“Smart engagement — through enhanced trade, innovative aid, institution building and support for democratic values — leads to prosperity and security far more than policies of isolation and disengagement,” O’Toole said. “IDU can use Harper’s track record on those issues to support this approach for conservative political parties around the free world.”
Indeed, even now, there are positive elements that Harper can help the West’s conservative parties build upon. Andrew Scheer’s Tories in Canada show no signs of lurching far rightward, Angela Merkel weeks ago led a moderately conservative coalition to power in Germany, and a divided UK has kept any extreme positions from taking hold. But these parties pale in political and geo-strategic influence to their American counterpart, putting Harper’s task of resuscitating centre-right conservatism and refocusing its foreign policy vision on a steep incline.
The challenge will not be unfamiliar territory for Harper, however. He made a premiership out of tackling tough, polarizing foreign policy issues head on.
Harper’s embrace of military tradition, expenditure and expedition; his staunch support for Israel; his scepticism of multilateral talkfests; and his renowned habit of dressing down dictators are equally subjects of praise and scorn. They defined his tenure.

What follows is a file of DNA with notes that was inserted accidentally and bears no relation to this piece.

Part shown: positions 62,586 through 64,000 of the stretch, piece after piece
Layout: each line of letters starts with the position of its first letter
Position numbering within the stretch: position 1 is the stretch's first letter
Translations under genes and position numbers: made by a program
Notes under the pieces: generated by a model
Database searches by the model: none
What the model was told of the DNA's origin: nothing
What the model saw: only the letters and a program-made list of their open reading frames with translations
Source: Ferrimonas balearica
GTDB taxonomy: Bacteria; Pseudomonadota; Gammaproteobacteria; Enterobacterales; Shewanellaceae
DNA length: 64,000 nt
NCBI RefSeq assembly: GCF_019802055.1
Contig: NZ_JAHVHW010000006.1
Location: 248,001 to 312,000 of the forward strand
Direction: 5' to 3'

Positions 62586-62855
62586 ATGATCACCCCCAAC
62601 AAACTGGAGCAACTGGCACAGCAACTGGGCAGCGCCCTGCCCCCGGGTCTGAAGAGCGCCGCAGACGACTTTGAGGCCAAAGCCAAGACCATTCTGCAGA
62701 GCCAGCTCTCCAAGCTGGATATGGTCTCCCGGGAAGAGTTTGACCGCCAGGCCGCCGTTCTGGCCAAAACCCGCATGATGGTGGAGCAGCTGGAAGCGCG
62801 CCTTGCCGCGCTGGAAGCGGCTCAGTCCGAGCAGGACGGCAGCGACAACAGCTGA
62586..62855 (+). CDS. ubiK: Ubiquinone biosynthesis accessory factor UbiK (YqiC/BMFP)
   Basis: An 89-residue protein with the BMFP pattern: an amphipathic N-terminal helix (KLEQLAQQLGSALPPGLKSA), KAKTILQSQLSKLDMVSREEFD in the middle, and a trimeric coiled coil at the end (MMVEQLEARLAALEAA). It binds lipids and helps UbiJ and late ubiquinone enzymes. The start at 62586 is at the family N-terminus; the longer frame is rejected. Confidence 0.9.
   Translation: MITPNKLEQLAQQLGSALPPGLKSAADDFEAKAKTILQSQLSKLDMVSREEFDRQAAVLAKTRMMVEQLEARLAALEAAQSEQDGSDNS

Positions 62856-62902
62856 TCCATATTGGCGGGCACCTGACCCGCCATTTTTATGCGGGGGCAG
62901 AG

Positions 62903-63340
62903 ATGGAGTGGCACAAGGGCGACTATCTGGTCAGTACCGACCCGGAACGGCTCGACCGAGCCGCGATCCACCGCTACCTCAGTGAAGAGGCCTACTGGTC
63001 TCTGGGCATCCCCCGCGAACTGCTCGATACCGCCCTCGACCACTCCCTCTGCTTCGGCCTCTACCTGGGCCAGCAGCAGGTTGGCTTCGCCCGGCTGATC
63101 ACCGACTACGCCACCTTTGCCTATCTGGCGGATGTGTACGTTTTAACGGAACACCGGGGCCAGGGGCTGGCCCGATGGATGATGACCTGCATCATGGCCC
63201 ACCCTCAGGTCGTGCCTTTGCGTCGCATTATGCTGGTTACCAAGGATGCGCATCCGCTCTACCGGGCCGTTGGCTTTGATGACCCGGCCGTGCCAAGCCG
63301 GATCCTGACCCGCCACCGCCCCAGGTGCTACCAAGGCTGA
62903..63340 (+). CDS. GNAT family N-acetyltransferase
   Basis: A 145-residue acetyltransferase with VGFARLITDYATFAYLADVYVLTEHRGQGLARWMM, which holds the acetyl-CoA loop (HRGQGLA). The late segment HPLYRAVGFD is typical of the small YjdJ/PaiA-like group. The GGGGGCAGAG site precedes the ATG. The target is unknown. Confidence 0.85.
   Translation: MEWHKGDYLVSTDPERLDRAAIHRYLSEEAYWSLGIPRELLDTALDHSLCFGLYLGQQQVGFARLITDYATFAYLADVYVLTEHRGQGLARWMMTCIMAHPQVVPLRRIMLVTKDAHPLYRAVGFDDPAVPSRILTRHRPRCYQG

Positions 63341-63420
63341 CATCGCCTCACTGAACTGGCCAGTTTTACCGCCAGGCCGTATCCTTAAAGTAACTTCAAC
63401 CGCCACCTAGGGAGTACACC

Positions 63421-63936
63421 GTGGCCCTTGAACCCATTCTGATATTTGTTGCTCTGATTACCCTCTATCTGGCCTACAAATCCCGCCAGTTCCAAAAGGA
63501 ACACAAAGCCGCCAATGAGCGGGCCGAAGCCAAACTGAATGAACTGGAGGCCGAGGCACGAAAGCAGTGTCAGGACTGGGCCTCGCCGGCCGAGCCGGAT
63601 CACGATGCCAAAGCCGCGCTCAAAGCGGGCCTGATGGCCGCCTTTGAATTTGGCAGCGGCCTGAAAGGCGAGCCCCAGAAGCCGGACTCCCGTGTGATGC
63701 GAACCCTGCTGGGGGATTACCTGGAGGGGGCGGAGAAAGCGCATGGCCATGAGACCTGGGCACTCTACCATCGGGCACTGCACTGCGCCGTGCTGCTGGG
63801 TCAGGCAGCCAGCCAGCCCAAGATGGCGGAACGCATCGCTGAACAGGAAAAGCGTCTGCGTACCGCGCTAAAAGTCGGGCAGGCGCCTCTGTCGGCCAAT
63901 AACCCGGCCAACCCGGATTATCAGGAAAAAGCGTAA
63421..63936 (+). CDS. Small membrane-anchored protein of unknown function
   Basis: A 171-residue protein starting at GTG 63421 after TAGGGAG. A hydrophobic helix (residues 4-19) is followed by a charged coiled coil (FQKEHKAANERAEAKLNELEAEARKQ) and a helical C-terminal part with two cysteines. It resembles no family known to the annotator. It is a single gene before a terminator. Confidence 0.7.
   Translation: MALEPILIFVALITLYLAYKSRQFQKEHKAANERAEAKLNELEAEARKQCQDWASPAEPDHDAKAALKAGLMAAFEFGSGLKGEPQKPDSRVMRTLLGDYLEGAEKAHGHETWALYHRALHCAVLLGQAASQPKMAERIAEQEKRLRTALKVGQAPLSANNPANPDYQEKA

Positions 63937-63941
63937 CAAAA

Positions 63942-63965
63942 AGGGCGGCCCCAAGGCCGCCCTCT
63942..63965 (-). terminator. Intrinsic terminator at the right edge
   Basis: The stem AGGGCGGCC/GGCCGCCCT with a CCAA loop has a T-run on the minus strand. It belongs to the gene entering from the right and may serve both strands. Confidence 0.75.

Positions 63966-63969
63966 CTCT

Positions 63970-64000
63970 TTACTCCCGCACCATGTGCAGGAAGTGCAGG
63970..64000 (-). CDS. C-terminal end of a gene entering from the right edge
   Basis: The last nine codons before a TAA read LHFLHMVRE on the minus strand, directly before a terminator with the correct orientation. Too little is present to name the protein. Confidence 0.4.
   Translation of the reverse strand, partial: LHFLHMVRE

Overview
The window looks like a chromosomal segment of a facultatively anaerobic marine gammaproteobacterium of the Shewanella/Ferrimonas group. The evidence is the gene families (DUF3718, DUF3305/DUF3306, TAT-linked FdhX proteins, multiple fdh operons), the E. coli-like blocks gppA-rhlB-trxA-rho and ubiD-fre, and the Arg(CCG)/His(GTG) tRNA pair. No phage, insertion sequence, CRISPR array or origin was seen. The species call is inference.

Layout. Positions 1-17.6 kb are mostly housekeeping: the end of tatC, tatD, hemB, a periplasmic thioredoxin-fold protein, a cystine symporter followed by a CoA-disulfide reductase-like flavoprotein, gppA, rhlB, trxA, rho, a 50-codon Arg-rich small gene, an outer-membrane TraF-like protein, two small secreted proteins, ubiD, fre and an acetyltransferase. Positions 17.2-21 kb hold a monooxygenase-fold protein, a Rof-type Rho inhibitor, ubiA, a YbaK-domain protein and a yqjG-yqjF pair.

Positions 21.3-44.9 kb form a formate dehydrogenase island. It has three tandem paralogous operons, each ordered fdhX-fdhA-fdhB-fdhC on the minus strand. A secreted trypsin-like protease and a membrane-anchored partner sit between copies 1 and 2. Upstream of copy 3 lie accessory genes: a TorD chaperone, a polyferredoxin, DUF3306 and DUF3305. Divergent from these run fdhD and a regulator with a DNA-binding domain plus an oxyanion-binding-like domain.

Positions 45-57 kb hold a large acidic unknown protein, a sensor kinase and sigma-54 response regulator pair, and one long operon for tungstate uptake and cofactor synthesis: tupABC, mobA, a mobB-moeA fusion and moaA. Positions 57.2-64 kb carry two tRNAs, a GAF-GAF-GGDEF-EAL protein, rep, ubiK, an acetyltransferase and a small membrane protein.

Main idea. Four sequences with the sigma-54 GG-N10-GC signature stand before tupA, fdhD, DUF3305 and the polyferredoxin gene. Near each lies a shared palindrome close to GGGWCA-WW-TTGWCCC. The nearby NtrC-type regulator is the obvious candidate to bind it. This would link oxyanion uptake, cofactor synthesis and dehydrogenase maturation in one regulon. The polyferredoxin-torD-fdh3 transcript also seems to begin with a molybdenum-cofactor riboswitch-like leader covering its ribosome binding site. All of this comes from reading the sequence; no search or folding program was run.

There are plenty of explanations given for that.
One is that foreign policy always made for good Conservative Party politics in Canada — plenty of ethnic votes in it, some said. Others claim that foreign policy is really the only ‘safe space’ left for conservatives in Canada and throughout the West. As Jordan Michael Smith wrote for World Affairs Journal: “Foreign policy is the only area in which Harper has been able to act on his ideals, mindful as he is of Canada’s profound affinity for such left-wing initiatives as universal health care, women’s reproductive rights, and gay marriage.”
There’s probably some truth to both explanations for Harper’s foreign policy stridency.
But neither of them explain why Harper would spend his well-earned (and surely permanent) retirement advocating for centre-right political principles with no votes for sale, against global political trend lines, and in direct opposition to the influence and inspiration of the president of the United States.
That leaves only one alternative. He’s a true believer in his ideals — and he’s going to live his own legacy as long as he can.